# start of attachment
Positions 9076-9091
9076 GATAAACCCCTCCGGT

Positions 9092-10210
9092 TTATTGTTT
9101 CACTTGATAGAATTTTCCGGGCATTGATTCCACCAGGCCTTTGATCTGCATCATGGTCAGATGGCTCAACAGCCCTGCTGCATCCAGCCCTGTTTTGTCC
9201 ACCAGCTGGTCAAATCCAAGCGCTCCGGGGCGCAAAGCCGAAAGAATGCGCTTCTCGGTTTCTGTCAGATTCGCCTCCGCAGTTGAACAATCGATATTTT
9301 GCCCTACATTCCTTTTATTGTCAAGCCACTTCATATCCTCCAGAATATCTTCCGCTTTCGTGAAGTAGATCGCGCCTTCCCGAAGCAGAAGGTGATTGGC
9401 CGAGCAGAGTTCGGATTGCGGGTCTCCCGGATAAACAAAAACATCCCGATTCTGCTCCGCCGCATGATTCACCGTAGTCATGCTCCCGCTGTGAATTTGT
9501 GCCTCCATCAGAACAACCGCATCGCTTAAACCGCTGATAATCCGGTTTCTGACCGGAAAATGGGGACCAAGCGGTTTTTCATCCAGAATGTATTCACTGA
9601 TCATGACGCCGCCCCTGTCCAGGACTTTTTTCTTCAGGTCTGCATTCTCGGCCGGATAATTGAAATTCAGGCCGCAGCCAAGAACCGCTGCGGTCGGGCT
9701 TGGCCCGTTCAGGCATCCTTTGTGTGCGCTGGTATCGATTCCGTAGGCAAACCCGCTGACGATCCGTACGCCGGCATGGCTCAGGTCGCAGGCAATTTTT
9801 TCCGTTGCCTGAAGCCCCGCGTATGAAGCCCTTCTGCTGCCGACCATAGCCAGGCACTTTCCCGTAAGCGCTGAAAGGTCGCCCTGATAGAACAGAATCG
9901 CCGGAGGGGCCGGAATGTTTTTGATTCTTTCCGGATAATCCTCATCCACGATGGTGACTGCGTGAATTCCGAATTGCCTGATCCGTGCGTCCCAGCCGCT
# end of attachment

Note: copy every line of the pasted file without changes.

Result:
Positions 9076-9091
9076 GATAAACCCCTCCGGT

Positions 9092-10210
9092 TTATTGTTT
9101 CACTTGATAGAATTTTCCGGGCATTGATTCCACCAGGCCTTTGATCTGCATCATGGTCAGATGGCTCAACAGCCCTGCTGCATCCAGCCCTGTTTTGTCC
9201 ACCAGCTGGTCAAATCCAAGCGCTCCGGGGCGCAAAGCCGAAAGAATGCGCTTCTCGGTTTCTGTCAGATTCGCCTCCGCAGTTGAACAATCGATATTTT
9301 GCCCTACATTCCTTTTATTGTCAAGCCACTTCATATCCTCCAGAATATCTTCCGCTTTCGTGAAGTAGATCGCGCCTTCCCGAAGCAGAAGGTGATTGGC
9401 CGAGCAGAGTTCGGATTGCGGGTCTCCCGGATAAACAAAAACATCCCGATTCTGCTCCGCCGCATGATTCACCGTAGTCATGCTCCCGCTGTGAATTTGT
9501 GCCTCCATCAGAACAACCGCATCGCTTAAACCGCTGATAATCCGGTTTCTGACCGGAAAATGGGGACCAAGCGGTTTTTCATCCAGAATGTATTCACTGA
9601 TCATGACGCCGCCCCTGTCCAGGACTTTTTTCTTCAGGTCTGCATTCTCGGCCGGATAATTGAAATTCAGGCCGCAGCCAAGAACCGCTGCGGTCGGGCT
9701 TGGCCCGTTCAGGCATCCTTTGTGTGCGCTGGTATCGATTCCGTAGGCAAACCCGCTGACGATCCGTACGCCGGCATGGCTCAGGTCGCAGGCAATTTTT
9801 TCCGTTGCCTGAAGCCCCGCGTATGAAGCCCTTCTGCTGCCGACCATAGCCAGGCACTTTCCCGTAAGCGCTGAAAGGTCGCCCTGATAGAACAGAATCG
9901 CCGGAGGGGCCGGAATGTTTTTGATTCTTTCCGGATAATCCTCATCCACGATGGTGACTGCGTGAATTCCGAATTGCCTGATCCGTGCGTCCCAGCCGCT